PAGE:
Cat Videos, Pope Francis, and Lessons Learned from my Cell Phone

Pope Francis recently said that when people don’t put down their phones in the home, it is the start of a war. “When there’s no dialogue at home when we’re at the table and instead of talking everyone is on their phone … it’s the start of war because there is no dialogue.”

Lately, I’ve been privileged with the opportunity to put Simon down to sleep at night. He is nine months old so this usually involves changing him into pajamas, letting him play for a bit, and then feeding him a bottle while rocking him to sleep. This was usually Gillian’s domain because she loved nursing him to sleep. But, a couple weeks ago we decided it was best we share that responsibility.

Honestly, I’m very glad we decided to do that. Like most, I’m gone at work for the majority of the day, so the only time I can hold and interact with Simon is at bedtime. I’ve noticed, though, that once he is dozing off I reach for my phone because what else am I supposed to do while sitting in the quiet?

The other night I was holding Simon in such a way that prohibited me from grabbing my phone. I was left with two options. Either I move him into a more conducive position at the risk of waking him or I sit in the dark holding him without reading my phone.

No one will deny the enticing prospect of scrolling through your Facebook feed when it is quiet and there is seemingly nothing else to do. Nevertheless, I didn’t move him and I didn’t reach for my phone. In the words of Robert Frost, I took the road less traveled, and that made all the difference.

As I sat lamenting about all of the cat videos I could be watching, I started down a dangerous path of thought. Why is my urge to look at my phone so strong? Why can’t I just sit here in the quiet? Is Facebook more valuable to me than enjoying these few precious moments with my son?

Pope Francis recently said that when people don’t put down their phones in the home, it is the start of a war. “When there’s no dialogue at home when we’re at the table and instead of talking everyone is on their phone … it’s the start of war because there is no dialogue.”[1]

But how can cat videos start a war? Surely Pope Francis is not looking at my Facebook timeline!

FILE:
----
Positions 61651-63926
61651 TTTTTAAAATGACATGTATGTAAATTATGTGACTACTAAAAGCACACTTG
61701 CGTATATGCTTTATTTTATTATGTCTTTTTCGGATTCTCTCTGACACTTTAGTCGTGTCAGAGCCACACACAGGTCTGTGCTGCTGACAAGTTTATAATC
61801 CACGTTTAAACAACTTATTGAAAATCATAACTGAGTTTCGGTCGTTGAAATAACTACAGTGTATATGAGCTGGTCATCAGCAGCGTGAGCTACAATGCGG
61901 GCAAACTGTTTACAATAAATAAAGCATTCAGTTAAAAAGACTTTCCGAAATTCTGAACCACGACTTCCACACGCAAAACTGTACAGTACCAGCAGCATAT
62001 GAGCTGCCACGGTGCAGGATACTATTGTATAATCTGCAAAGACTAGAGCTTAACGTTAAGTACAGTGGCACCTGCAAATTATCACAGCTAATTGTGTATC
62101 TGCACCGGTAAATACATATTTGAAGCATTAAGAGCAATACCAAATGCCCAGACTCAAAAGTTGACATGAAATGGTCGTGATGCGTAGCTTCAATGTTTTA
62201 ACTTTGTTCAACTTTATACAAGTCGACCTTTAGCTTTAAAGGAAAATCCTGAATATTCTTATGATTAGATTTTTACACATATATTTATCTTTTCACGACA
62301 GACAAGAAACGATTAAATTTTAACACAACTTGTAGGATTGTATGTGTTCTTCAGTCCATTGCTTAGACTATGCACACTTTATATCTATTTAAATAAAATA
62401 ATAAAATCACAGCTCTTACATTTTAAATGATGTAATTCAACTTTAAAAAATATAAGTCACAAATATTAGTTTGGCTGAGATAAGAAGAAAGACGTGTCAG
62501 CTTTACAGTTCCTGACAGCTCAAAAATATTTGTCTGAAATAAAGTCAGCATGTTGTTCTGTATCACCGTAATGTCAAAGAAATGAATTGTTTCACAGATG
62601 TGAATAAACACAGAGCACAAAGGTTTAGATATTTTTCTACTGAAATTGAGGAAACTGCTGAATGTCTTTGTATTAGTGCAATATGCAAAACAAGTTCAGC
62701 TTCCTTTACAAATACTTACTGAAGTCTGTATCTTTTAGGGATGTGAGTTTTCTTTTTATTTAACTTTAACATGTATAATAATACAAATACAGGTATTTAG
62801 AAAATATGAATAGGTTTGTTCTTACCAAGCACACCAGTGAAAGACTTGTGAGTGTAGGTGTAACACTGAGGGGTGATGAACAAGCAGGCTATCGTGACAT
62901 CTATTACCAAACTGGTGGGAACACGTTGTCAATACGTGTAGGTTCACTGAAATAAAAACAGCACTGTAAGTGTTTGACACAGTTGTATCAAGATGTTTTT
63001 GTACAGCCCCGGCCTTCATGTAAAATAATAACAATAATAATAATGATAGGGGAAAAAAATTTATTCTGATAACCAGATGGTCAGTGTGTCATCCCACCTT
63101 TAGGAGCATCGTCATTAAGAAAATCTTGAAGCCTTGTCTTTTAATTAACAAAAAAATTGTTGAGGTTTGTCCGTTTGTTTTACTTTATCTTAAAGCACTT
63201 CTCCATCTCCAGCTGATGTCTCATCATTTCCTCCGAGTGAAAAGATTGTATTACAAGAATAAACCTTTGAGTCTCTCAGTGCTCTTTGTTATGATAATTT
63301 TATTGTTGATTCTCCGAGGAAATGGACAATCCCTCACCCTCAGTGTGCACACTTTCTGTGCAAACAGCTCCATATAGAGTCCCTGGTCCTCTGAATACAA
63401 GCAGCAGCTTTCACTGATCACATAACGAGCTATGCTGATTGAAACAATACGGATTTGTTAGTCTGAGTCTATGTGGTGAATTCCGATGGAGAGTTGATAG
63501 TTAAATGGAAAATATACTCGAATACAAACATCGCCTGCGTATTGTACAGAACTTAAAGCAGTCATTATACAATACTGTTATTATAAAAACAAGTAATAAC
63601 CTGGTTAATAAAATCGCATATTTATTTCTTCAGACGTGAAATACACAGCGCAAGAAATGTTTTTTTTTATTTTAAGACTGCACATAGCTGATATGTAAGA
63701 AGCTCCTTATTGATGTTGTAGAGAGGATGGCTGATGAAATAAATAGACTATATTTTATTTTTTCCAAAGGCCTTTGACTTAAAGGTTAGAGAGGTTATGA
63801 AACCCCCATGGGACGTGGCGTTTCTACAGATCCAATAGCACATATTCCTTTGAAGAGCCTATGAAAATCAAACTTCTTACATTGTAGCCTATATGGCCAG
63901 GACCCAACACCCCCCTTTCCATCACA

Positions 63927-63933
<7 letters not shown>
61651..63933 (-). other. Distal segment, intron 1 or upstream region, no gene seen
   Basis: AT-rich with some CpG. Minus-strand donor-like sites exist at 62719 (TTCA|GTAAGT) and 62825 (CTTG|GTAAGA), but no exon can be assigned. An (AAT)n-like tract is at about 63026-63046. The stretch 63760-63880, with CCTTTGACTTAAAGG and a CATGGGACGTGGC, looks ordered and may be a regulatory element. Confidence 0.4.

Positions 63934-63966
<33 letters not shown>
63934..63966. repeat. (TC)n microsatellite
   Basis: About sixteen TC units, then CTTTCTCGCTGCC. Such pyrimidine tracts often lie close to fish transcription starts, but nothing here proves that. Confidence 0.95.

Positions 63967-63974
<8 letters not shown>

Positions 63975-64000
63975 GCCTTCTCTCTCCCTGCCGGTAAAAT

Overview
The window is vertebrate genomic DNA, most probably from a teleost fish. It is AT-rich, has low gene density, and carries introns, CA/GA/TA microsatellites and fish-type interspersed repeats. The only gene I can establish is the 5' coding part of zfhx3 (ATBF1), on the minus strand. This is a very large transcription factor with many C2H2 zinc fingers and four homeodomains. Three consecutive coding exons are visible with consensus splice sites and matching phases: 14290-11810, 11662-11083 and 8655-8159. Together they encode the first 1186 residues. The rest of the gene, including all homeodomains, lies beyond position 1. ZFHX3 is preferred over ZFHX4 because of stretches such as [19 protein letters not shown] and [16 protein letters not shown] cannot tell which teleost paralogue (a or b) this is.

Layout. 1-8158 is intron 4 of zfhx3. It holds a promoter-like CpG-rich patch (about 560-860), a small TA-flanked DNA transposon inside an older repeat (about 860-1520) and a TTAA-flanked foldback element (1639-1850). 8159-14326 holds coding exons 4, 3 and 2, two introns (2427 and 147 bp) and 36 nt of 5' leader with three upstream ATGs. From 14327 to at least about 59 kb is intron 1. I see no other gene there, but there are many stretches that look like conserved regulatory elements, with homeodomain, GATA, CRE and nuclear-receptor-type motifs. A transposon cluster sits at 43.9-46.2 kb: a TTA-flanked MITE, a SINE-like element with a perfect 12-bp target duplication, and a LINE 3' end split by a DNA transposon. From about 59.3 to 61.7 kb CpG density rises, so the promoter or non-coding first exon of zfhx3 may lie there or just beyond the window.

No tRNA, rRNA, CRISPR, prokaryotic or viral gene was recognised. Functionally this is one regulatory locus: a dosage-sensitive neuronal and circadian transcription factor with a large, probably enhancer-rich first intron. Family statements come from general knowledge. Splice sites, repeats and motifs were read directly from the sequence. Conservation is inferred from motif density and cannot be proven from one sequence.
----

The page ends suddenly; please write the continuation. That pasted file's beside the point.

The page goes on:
The heart of Pope Francis’ comment, of course, is that we should intentionally engage in the reality around us before losing ourselves in the digital reality of our phone. He reminds us that being human is a real experience and not a digital one. If we lose ourselves in the digital world, we may forget the common humanity we all share.

After coming to terms with sitting in the quiet of my son’s room phone-less, I leaned my head back and closed my eyes. I became aware of my son’s soft breaths, the creaking of the rocker every time I leaned back, and the cold air on my feet as it was the only part of my body not covered in a blanket.

As I rocked back and forth, I heard Gillian working on the dishes then a little later start her homework. I thought of all those nights she sat in this very chair listening to me clean the kitchen then move to other chores. There was an intimacy in that as I became aware of our shared experience.

It is possible I would have heard all of that while I was scrolling through Facebook on my phone but so often, our phone is what we use to hide away from the sights and sounds of daily life. They can also, unintentionally, pull us away from ourselves to a point where in those quiet moments it is uncomfortable to simply sit and be.

What happens when we stop talking with ourselves? Do we become unaware of the struggles that rage within? Or of the greatness that lies within? As I mindlessly scroll on Facebook and compare my life to my friends’ lives, do I become ever more detached from the beautiful life I do have?

I won’t promise that every time I put my son down to sleep I won’t reach for my phone. But, before I do, I will try to sit and listen for a little while. The voice of my heart, the sounds of my home and the soft breath of my baby boy teach far greater truths about this human experience than my Facebook feed ever could. Even if those cat videos are really cute.

-Christian

[1] http://www.telegraph.co.uk/news/2017/02/17/using-mobile-phones-dinner-table-start-war-says-pope-francis/

One Comment

Leave a Reply

Fill in your details below or click an icon to log in:

WordPress.com Logo

You are commenting using your WordPress.com account. Log Out /  Change )

Google+ photo

You are commenting using your Google+ account. Log Out /  Change )

Twitter picture

You are commenting using your Twitter account. Log Out /  Change )

Facebook photo

You are commenting using your Facebook account. Log Out /  Change )

Connecting to %s